Now that the company has addressed the tearing issue, it is also are facing another pressing issue that many might not notice. Two of the league’s most well-known (and recently highest paid) players, James Harden and Steph Curry are doing what they can to hide the most well-known logo in the world. Harden, an Adidas athlete, and Curry, the face of Under Armour’s basketball vertical, are doing whatever they can to hide the swoosh from their non-Nike signature shoes.

While they can’t really hide the swoosh that sits on the right side of their uniform tops, they have been taking creative measures to hide, or eliminate it altogether, from their socks. Curry has been seen rolling the cuff of the sock down, while Harden has recently been cutting off the top of his sock altogether.

James Harden has been cutting off the Nike swoosh early on this season. Photo via Brandon Dill/AP.

Hiding the logo of competitor brands is nothing new in professional sports. Team USA Basketball, sponsored by Nike, has been very creative in hiding the non-brand shoes of its members during team photo shoots. While the players are not required to wear Nike shoes during competition, the brand does not want to give its competitors any free advertising.

The MLB’s uniform provider, at least for the next couple years, is Majestic. However, Nike has finagled its way into the uniform by providing undershirts for players, with the swoosh located in just the right spot to be visible at the top of the collar. Many players who have deals with other brands have opted to snip the logo off the shirt creating a V-neck of sorts. Others go so far as literally creating a V-neck or not wearing the undershirt at all. Under Armour is set to take over as MLB’s official uniform supplier in 2019.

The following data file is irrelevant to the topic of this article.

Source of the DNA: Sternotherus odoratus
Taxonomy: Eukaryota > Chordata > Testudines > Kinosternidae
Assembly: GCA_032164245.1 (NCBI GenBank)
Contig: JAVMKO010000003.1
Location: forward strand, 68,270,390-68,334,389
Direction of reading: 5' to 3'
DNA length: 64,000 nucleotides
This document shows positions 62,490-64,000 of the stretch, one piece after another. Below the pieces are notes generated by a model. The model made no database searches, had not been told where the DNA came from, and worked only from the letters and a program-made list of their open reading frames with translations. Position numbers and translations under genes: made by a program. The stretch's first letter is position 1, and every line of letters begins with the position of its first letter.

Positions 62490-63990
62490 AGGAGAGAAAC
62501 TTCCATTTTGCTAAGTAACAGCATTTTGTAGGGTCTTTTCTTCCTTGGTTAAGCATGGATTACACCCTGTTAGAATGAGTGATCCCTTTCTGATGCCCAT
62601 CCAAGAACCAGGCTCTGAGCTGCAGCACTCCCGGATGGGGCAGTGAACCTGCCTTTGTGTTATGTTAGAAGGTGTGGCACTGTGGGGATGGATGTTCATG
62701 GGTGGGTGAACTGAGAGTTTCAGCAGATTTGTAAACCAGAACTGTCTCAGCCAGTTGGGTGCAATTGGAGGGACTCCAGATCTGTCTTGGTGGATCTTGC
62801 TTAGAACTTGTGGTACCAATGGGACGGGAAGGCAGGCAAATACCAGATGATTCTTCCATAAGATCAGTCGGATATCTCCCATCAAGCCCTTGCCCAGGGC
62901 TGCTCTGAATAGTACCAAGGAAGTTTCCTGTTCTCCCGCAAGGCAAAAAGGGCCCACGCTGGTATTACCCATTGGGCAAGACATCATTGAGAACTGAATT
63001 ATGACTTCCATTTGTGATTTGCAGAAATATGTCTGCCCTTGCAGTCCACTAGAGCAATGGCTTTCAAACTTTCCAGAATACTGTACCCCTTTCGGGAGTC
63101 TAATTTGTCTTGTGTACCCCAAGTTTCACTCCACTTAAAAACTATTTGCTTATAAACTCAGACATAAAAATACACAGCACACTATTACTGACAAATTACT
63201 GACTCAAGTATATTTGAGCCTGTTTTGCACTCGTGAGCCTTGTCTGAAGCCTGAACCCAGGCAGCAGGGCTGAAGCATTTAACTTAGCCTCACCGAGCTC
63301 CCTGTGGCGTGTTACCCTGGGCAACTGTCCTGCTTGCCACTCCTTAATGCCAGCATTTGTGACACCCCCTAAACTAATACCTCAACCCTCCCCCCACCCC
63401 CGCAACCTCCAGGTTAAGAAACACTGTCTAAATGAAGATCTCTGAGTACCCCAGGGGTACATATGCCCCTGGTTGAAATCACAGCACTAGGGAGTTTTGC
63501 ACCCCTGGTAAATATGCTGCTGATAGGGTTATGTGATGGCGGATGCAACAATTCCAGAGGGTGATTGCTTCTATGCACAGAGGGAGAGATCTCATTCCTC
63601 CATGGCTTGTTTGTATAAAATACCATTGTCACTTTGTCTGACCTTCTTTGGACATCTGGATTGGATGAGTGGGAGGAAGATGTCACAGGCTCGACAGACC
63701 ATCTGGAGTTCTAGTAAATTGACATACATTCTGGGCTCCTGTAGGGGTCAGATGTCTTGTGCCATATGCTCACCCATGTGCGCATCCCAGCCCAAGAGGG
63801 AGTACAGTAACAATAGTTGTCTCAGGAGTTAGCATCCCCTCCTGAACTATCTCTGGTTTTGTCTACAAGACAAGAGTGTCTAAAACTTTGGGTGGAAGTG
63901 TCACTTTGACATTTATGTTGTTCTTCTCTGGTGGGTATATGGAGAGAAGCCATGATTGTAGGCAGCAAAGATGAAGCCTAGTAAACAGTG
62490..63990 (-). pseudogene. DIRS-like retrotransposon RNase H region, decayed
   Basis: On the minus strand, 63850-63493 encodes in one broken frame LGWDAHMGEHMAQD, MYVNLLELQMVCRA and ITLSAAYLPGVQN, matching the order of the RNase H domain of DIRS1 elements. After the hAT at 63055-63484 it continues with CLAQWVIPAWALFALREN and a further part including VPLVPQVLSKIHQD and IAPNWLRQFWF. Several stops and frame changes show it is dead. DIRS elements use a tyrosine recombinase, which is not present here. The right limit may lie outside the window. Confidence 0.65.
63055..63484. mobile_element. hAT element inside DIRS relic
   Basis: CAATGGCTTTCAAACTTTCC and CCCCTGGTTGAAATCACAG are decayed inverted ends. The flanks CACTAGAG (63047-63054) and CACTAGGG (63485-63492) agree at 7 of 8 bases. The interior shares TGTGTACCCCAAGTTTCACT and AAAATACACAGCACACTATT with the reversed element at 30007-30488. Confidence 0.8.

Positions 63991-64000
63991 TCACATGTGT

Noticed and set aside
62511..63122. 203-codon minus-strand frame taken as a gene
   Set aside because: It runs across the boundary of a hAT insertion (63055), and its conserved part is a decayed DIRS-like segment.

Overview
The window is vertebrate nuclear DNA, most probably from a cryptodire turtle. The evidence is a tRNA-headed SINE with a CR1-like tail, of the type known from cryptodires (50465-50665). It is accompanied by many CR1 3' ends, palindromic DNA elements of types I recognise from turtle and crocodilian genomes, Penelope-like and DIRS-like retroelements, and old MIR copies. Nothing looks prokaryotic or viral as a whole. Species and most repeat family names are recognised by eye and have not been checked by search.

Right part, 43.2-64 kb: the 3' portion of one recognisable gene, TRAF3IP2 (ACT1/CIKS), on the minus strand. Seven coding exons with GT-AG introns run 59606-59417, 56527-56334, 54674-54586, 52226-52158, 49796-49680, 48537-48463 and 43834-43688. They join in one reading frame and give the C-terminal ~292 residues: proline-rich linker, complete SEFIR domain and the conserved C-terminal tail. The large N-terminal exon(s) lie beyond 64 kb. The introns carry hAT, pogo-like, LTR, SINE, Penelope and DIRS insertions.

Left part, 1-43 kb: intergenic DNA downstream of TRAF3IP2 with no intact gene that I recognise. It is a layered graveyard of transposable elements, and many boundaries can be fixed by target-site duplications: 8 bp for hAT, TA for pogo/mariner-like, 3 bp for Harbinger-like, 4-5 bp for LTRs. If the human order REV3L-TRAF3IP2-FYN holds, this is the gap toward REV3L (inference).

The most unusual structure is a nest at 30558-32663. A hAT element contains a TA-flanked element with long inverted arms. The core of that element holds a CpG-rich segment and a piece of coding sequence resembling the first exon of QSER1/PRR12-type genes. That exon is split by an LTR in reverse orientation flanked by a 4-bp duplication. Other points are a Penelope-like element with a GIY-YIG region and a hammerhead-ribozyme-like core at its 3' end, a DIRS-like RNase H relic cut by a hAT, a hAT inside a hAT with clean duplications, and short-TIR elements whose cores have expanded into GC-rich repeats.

While basketball seems to be Nike’s bread and butter in terms of sneaker-market, the jersey issues from ripping to hiding the logo are sure to puzzle executives. The brand certainly isn’t struggling in popularity among NBA players.

LeBron’s signature shoe is now in its 15th version. His lifetime deal with the brand has ensured that one of the game’s greatest will always have a swoosh somewhere on his body. His former teammate Kyrie Irving will likely be releasing his fourth signature shoe in the coming months, with Paul George’s second shoe to follow.

Team USA Basketball in 2016 hiding non-Nike athletes shoes (Kyle Lowry, DeMarcus Cousins and Klay Thompson). Photo via CBS Sports.

One of the sneaker market’s likely highly sought after free agents, Giannis Antetokounmpo, recently signed a deal with the brand as well. Given his MVP-caliber performance and continued growth as the face of the Milwaukee Bucks franchise, he is lining himself up for his own signature shoe as well.

The billion-dollar question becomes this: what will Nike do to avoid the negative headlines surrounding its jerseys? With the market share of the Adidas brand skyrocketing recently, is Nike doing enough to maintain its status as the world’s top athletic brand? Luckily, they have some time to figure out the uniform issues before unveiling the fourth edition for teams in the coming months.


This piece has been presented to you by SMU’s Master of Science in Sport Management.


Front Office Sports is a leading multi-platform publication and industry resource that covers the intersection of business and sports.